National dialogues as inclusion mechanisms for political transitions. By Anne Zachariassen, Thania Paffenholz, Esra Çuhadar, and Nick Ross - PDF

National dialogues as inclusion mechanisms for political transitions By Anne Zachariassen, Thania Paffenholz, Esra Çuhadar, and Nick Ross Paper presented at Transforming Intractable Conflicts: Restructuring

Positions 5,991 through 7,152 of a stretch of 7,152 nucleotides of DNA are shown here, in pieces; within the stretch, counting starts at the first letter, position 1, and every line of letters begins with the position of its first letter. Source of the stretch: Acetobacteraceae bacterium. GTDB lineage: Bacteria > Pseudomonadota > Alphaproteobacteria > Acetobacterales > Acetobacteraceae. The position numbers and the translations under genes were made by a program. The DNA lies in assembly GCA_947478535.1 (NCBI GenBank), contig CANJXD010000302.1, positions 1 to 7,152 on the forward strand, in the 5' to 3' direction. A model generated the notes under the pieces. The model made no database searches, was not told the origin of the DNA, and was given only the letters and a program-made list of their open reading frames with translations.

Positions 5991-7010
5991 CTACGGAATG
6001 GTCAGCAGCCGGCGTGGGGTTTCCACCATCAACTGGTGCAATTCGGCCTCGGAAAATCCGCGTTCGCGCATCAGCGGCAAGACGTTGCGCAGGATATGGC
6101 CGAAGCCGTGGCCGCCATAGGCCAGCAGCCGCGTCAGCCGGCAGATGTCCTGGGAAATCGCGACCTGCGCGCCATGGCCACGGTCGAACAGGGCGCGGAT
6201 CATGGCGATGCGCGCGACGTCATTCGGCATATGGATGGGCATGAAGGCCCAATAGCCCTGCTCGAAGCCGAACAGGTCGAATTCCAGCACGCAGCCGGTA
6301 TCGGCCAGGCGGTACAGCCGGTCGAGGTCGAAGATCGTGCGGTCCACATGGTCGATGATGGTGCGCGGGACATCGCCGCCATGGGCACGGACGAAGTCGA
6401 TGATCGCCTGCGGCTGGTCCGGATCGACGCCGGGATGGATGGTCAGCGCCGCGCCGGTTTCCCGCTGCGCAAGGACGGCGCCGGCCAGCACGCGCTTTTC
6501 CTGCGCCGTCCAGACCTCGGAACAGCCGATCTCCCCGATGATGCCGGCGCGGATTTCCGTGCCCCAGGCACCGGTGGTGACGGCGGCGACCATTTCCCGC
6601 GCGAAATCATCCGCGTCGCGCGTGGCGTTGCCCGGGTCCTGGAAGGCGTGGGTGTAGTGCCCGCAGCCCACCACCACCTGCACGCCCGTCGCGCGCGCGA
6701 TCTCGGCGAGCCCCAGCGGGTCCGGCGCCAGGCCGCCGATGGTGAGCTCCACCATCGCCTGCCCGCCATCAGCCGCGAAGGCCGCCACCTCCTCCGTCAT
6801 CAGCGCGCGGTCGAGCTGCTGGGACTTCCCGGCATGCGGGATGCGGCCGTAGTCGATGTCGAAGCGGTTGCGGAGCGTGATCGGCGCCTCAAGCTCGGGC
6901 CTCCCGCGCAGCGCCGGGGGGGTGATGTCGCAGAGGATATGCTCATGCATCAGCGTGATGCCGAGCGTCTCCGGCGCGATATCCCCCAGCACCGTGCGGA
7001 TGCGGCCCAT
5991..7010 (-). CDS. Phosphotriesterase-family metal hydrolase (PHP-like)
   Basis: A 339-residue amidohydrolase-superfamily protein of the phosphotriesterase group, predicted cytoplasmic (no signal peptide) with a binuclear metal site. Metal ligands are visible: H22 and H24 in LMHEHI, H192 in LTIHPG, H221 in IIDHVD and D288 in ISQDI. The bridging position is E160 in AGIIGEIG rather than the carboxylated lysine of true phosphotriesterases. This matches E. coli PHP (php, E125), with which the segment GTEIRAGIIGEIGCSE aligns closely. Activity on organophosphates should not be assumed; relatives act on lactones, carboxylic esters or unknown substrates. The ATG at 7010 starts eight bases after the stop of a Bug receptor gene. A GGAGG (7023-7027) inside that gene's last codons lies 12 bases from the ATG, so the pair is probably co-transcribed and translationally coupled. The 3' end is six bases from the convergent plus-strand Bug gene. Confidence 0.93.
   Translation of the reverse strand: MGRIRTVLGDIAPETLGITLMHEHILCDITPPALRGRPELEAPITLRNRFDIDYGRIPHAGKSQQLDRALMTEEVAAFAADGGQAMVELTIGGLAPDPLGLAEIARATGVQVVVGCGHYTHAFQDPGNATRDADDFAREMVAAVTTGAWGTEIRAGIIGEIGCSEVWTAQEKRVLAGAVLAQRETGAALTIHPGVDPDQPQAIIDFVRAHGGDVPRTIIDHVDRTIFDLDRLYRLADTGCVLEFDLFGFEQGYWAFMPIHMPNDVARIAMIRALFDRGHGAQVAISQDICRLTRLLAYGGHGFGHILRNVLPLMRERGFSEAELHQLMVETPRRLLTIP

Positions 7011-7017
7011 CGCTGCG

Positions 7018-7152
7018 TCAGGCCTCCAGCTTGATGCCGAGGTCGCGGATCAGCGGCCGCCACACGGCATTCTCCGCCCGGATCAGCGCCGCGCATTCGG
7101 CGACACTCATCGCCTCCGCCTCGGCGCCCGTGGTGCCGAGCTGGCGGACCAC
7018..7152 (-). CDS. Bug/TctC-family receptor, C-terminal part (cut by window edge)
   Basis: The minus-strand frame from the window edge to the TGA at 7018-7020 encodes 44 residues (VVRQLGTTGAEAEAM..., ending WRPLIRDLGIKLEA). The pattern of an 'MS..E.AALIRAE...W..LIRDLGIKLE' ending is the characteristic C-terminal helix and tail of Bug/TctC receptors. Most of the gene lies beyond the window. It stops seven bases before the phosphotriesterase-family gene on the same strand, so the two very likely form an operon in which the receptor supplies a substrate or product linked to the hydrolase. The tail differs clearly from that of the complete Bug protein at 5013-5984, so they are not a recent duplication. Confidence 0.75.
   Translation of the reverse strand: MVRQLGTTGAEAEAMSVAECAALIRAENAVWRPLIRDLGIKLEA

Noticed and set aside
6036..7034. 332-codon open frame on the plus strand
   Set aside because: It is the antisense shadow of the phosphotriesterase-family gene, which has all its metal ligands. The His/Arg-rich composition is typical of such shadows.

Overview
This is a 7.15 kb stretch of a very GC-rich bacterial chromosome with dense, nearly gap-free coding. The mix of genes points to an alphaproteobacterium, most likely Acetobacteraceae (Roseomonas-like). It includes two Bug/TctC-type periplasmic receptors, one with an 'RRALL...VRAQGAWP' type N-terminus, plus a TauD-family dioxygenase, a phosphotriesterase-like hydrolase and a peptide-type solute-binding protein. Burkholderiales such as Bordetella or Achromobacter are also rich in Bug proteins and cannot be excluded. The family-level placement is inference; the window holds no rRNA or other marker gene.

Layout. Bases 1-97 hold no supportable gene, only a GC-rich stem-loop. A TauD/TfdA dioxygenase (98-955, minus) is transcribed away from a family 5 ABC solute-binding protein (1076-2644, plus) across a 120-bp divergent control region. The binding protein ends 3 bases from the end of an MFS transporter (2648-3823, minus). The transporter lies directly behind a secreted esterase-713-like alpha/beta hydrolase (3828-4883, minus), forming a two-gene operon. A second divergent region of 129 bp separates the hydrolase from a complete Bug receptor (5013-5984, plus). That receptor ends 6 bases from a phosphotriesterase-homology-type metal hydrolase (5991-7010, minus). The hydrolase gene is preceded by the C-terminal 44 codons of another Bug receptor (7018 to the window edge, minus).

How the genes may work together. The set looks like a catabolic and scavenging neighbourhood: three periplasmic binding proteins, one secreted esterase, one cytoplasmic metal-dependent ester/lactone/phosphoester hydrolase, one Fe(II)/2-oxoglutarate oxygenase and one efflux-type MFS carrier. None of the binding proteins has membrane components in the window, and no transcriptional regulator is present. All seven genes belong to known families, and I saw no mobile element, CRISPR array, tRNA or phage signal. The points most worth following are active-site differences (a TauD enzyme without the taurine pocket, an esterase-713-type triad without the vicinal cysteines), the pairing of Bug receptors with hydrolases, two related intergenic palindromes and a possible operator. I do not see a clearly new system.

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National dialogues as inclusion mechanisms for political transitions By Anne Zachariassen, Thania Paffenholz, Esra Çuhadar, and Nick Ross Paper presented at Transforming Intractable Conflicts: Restructuring and Reframing Syracuse University, Syracuse September Draft please do not cite-- Introduction From Afghanistan to Mexico, and from Togo to Tunisia, National Dialogues are increasingly regarded as a promising avenue for mastering political crises by organizing inclusive negotiations on a national scale. National Dialogues have received great attention from the UN and other actors involved in peace negotiations, who increasingly advocate for their establishment. Despite the demand from policy practitioners, there is as yet no common understanding of the features that distinguish National Dialogues from other multistakeholder negotiation formats. The objective of this paper is to analyze National Dialogues as one form of multistakeholder negotiations, in order to expand our existing knowledge and sharpen theoretical understanding of the phenomenon. The paper addresses both practitioner and academic audiences, by contributing to central debates at the heart of dominant policy discourses and mediation research agendas. Following a brief introduction to the research this paper builds on, national dialogues will be conceptualized in relation to other similar negotiation formats and results on the comparative study of national dialogues will be presented. This paper draws on 20 case studies of National Dialogues that are part of the Broadening Participation in Political Negotiations and Implementation 1 research project, conducted at the Geneva-based Graduate Institute of International and Development Studies (IHEID) under the lead of Dr. Thania Paffenholz. In a comparative research design, applying both qualitative and quantitative methodologies, the project analyzed 40 cases of broader inclusion in political negotiations. This larger research project included a sample of 24 inclusive Track 1 negotiations, which were then narrowed down to 20 cases of National Dialogues from 16 different countries. The study of these 20 National Dialogue cases was pursued with the two goals. The first was to expand and substantiate our knowledge of National Dialogues by analyzing empirical characteristics; the second was to analyze the factors that have enabled or constrained the National Dialogues from achieving sustainable 1 For a summary of the project s overall research findings for all actors see: 20participation.pdf ; see more generally: 2 outcomes during the negotiation process and the post-negotiation phase of agreement implementation. National dialogues as inclusive negotiations: A panacea for intractability? One of the most disturbing statistics from recent peace research is that about 25% of wars that end in a negotiated settlement relapse into violence within five years (Ricigliano, 202: 5). Furthermore, Sambanis and Doyle conclude that between 1945 and 1997, only 43% (in lenient definition of peace) or worse 35% (in strict definition of peace) of the peacebuilding initiatives were succesful. Ricigliano, like many other scholars, thus conclude that the challenge is not getting an agreement done, but rather getting agreements implemeted partially or fully in a sustainable manner (2012: 5). Non-sustainable, failed peace agreements generate intractability, sometimes at the same level of violence, other times taking the conflict to a higher level of violence than before such as in Rwanda and Angola. In the broader participation in peace negotiations project, we have concluded that quality inclusion increases the chances of sustainability of a peace agreement. Quality inclusion requires a genuine effort to reach a quality peace agreement, which addresses the root causes of the conflict. In other words, if the new agreement is likely to transform the extractive exclusionist political and economic system into an inclusive one, as argued by Acemoglu and Robinson in their influential work (2013), then it has a better chance for establishing sustainable peace. Exclusion of social groups from political, economic, and social institutions and decision-making is one of the principal reasons why groups often resort to collective action, often in the form of violence and protest (Gurr 2015; Acemoglu and Robinson 2013). On the contrary, inclusive negotiations and political transition processes consisting of relevant stakeholders, such as civil society, women, diverse political parties, minorities, and other relevant armed groups is, therefore, crucial to make war-to-peace and political transitions more sustainable (Nilsson 2012). Among the policymakers especially for those in 3 international organizations like the UN, in recent years, there has been growing sensitivity and interest in making peace processes more inclusive. Often, inclusion is only mandated for specific groups, such as women. Despite these policy claims for broader inclusion, policy makers and international donors are still struggling to respond adequately to calls for greater inclusion. One major reason is lack of adequate empirical research examining the conditions in which inclusion leads to successful outcomes. Although researchers (Chuffrin and Saunders, 1993; Fisher, 1997; Saunders, 1999; Barnes, 2002/2005; Hemmer et al., 2006; Bell and O Rourke, 2007; Wanis-St. John and Kew, 2008; Lanz, 2011; Nilsson, 2012) have argued for the benefits of inclusion, mediators and negotiators have tended to favor the exclusion of civil society and other groups from peace negotiations, often either for the sake of not complicating the negotiations by multiplying the number of parties at the table, or for various self-enhancing political interests. However, as far as the public interest or the interest of the peace process is concerned, inclusion is essential. Nilsson found, in a large-n study of peace negotiations, that the involvement of civil society has made peace agreements more durable (Nilsson, 2012). Contrary to what many practitioners claim, she also found that including civil society actors is in fact not uncommon one third of the peace accords that she assessed had at least some kind of civil society involvement. Moreover, she found that peace negotiations involving civil society participation were also more likely to include the participation of various political parties. Out of the eighty-three peace agreements she examined, twenty-eight included civil society participation, and twenty-two also included one or more political parties. She concluded that civil society inclusion does have a positive effect on the sustainability of post-settlement peace. At the same time, she acknowledged that her statistical analysis did not capture much about the context or process of inclusion such as the nature of involved actors, or the process through which they were included (e.g. inclusion models). It is this gap we aimed to address with the broader participation study especially focusing on mechanisms of inclusion. We analyze the influence of inclusion on negotiation outcomes as well as the conditions under which broader inclusion leads to successful outcomes. The Broader Participation project conducted from 2011 to 2015 thus turned the focus of 4 debate away from the inclusion-exclusion dichotomy that characterized research and policy debates, addressing instead how and under what circumstances inclusion can work effectively. 2 As part of this research, national dialogues were identified as one common format of inclusion. This paper particularly focuses on this mechanism. National Dialogues in History: a Brief Overview While recent instances of National Dialogues such as in Yemen ( ) and Tunisia ( ) have clearly caught the attention of the international mediation and peacebuilding community, the phenomenon itself is not new. National Dialogues have been held throughout modern history and across the world under different names and in various contexts. Already the American constitution-making process from 1787 was arguably an example of a National Dialogue, as it included representatives of all states in a dialogue on the future direction of the nation. 3 Inclusive multiparty negotiations on a national scale which rearrange the country s political constitution were also frequent during the period of decolonization, when newly independent states in the Global South established representative constituent assemblies which brought together experts, politicians and key civil society groups to discuss and develop plans for the political future on a consensual basis. 4 Political reforms, transition processes, and the drafting of new constitutions in Southern Europe (e.g. Portugal, Spain) and in South East Asia (e.g. South Korea, the Philippines) in the 1970s and 1980s were in some instances also facilitated by National Dialogues. In Spain, the transition to democracy after Franco s fascist regime mainly revolved around the establishment of a new democratic constitutional order. The newly elected Parliament was mandated to select a Commission to draft the new constitution, which was then approved by the Parliament and put to the vote in a referendum. Even 2 For a summary of the project s overall research findings see: 20participation.pdf ; see more generally: 3 (Balde, 2011; Arendt, 1963) 4 (Santiso & Lund, 1998) 5 though only political parties participated, they represented the electorate after the first free and fair elections since the process was perceived as being genuinely representative by most parts of the Spanish society. 5 In the Philippine constitution-making process in 1986, delegates were appointed by the new president to guarantee a broad representation of various political views and social interests. The delegates included leftist, nationalists, former Supreme Court Justices, representatives of the Catholic Church of the Philippines, and five seats reserved to supporters of the former authoritarian regime of President Ferdinand Marcos ( ). Moreover, the Commission held country-wide local consultations to include the public. The new constitution was passed after a referendum in 1987 in which 89 per cent of the electorate voted and 77 per cent of them voted in favor of adopting the new constitution. 6 Toward the end of the 1980s, National Dialogues facilitated political reforms in the Socialist Republics in Central Europe. Often under the name of Round Table Negotiations, the Dialogues initiated peaceful political and economic transitions in these countries (with the exception of Romania). 7 The first Round Table Negotiations were set up in Poland between the Communist Party and the opposition, which mainly comprised unions and the Catholic Church. This set a precedent for many other Central European countries, which consequently initiated processes of democratization in which political and societal actors played an important role. 8 In the early 1990s, National Dialogues were a popular format for political processes initiated in several African countries. There, the inclusive constitution-making negotiations often took the name of so-called National Conferences and had the mandate to facilitate peaceful and sustainable political reform processes. The first National Conference took place in Benin in 1990 and was established to ease off the pressure generated by a deep economic crisis and a parallel erosion of political legitimacy. Initially supposed to be consultative, the Conference quickly declared itself sovereign and stripped President 5 (Benomar, 2004) 6 (Croissant, 2014) 7 (Jankauskas & Gudžinskas, 2008; Carothers, 2002; O Donnell C. a., 1986) 8 (Colomer & Pascual, 1994) 6 Kérékou off most of his power. 9 Its official name, la Conférence Nationale des forces vives de la Nation (The National Conference of Vital Elements of the Nation) emphasizes its broad inclusion of civil society (mostly teachers, students and civil servants) as well as its conception as a society-mobilizing event. With the successful transition of Benin, the use of National Dialogues to facilitate political reforms, new constitutions, and democratizations spread throughout the region. In the following months and years, Gabon organized its own conference (1990), followed by Republic of Congo (Brazzaville) (1991), Togo (1991), Mali (1991), Niger (1991), Zaire (the Democratic Republic of Congo) (1992), and Chad (1993). 10 In the mid-1990s, political reforms, constitution-making processes, and peacemaking processes also took place in South-East Asia and Latin America. For instance, the Thai Constitutional Drafting Assembly was composed of both representatives of provincial assemblies and a diversity of experts. Political parties were excluded from the process under the assumption that the included groups already represented a broad range of political opinions and societal interests. 11 In Latin America, the peace process in Chiapas (Mexico) was facilitated by a National Dialogue, which took place between 1995 and The Dialogue included a broad range of societal actors, such as intellectuals, activists, representatives of social, cultural, and indigenous organizations, members of the newly formed Revolutionary Zapatista Autonomous Municipalities, and indigenous women. In the last 15 years, National Dialogues have continued to facilitate peace-making processes, political reforms and/or constitution-making processes across the globe from Somalia (2000, ) and Afghanistan (2002, ), and Nepal ( ) 12 to Egypt (2011), Tunisia ( ), and Yemen ( ). Currently, a National Dialogue is under way in Myanmar (since 2014), Sudan (since late 2015) and Burundi (since 2015). However, the two latter exclude important opposition parties. 9 (Nwajiaku, 1993) 10 (Balde, 2011) 11 (Croissant, 2014) 12 The case of Nepal is the first Constituent Assembly (from ) and not the second ( ), which reached an agreement. 7 In sum, this short historical overview shows that, even though under different labels, the concept and process have been used in different continents with varying names through the last 200 years. Conceptualizing National Dialogues: A glance at relevant theoretical literatures The emerging literature on contemporary national dialogues is still lacking theorizing as it focuses on observations stemming from a few case studies only. However, because National Dialogues aim at peace-making, political transitions, and/or constitutionmaking, theoretical perspectives dealing with each of these topics are pertinent to the notion of National Dialogues. The following strands of literature speak to the characteristics and dynamics of National Dialogues: 1) multi-stakeholder negotiations both taking place from a collaborative governance perspective regarding public policy disputes and dealing with peace negotiations; 2) democratization and political transition (transitology); and 3) peace-making and peacebuilding including reference to the recent debates on peace architecture, peace infrastructures, and local peace structures. This section gives a brief overview of how these different strands of literature relate to the concept of National Dialogue. First, although peculiar in their goal, with their nation-wide scope and other specific characteristics, National Dialogues in fact can be considered instances of multi-stakeholder negotiations, which differ from traditional bi- or multi-lateral negotiations in that they include societal, political, and economic actors other than the main negotiation parties and thereby allow larger constituency to participate in the process and influence its outcome. 13 The form of this inclusion may vary, however, from a gathering of all sub-clan representatives, as in various Somali processes (2000; ), to the classical democratic election of representatives, as in Northern Ireland (1998; 2006). The most common understanding of multi-stakeholder negotiations is that it describes processes 13 (Bisht, 2008) 8 which aim to bring together all stakeholders on a common platform of communication, decision-finding and decision-making on a particular issue. 14 In fact, this type of negotiation processes have long been applied in resolving conflicts among multiple stakeholders in public policy disputes at the state and national level such as involving land disputes and environmental conflicts. 15 The practice has largely evolved from the contemporary notion of public administration known as collaborative/participatory governance. 16 This new approach towards governance emerged due to the failures of representative democracy, as citizens asked for more control over conflicts and decisisons concerning their future, and the inadequacy of classical government in addressing these demands sufficiently. Therefore, the rise of participatory governance followed the movement in public management from top-down directing towards steering. 17 In this new understanding of governance, disputes concerning the public have been handled in a more consensual manner in order to enhance public participation, public involvement in decision-making, and civic engagement. The government s role is hence to manage complex networks of actors and relationships, and coordinate the skills and resources in order to create space for public deliberation, community problem-solving, and multi-stakeholder negotiations between parties. Because collaborative governance approach envisages the active involvement of citizens in governmental decision-making, in this sense it is a step towards deliberative democracy. 18 Collaborative governance relies on a number of different participatory dispute resolution processes, which are deliberative or consensual, as opposed to adversarial or adjudicative, such as negotiations with multiple stakeholders, public consultations, and consensus building. 19 Among these methods, according to proponents of multi-stakeholder negotiations, the advantage of including a large group of presumed stakeholders (public, private, or non-profit) in the negotiation process is that such inclusion allows the 14 (Bisht, 2008) 15 (Susskind, McKearnan, & Thoma, 1999) 16 Lisa Bingham, Lisa Bingham 2011: McLaverty, Peter 2011; Bingham 2011: Bingham, 2011; O Leary, R. and L. Bingham, 2007; Susskind, L., McKearnan, and J. Thomas-Larmer, negotiators to address a larger set of concerns and grievances and thereby also to foster a stronger consensus when reaching an agreement. Available empirical evidence confirms at least that agreements, which result from multi-stakeholder negotiations, are more likely to be implemented and endure than other types of negotiations. 20 Overall, consensus based multi-stakeholder negotiations revolved around the notions of dialogue in safe space, based on mutual gain, instead of adversarial and hierarchical policy-making that reolves around confrontation, adversarial debate, and political polarization. Even though this literature on collaborative governance and multi-stakeholder negotiations evolved with regard to public policy disputes, they are highly relevant to the context in which National Dialogues became popular. Just like the failings of representative democracy and demand for more active citizen involvement in public policy issues in democratic societies motivated and gave birth to participatory governance in general, and multi-stakeholder negotiations in particular, National Dialogues became popular in conflict-affected countries at a time when there is once again more demand from citizens, such as in the Arab Spring, to become actively involved in the political transition taking place in their societies and in the negotiation of the new mode of government and governance. Yet, one should also acknowledge that despite the similarities in the demands from citizens and the processes of multi-stakeholder negotiations, participatory governance approaches have largely evolved and been applied in public policy di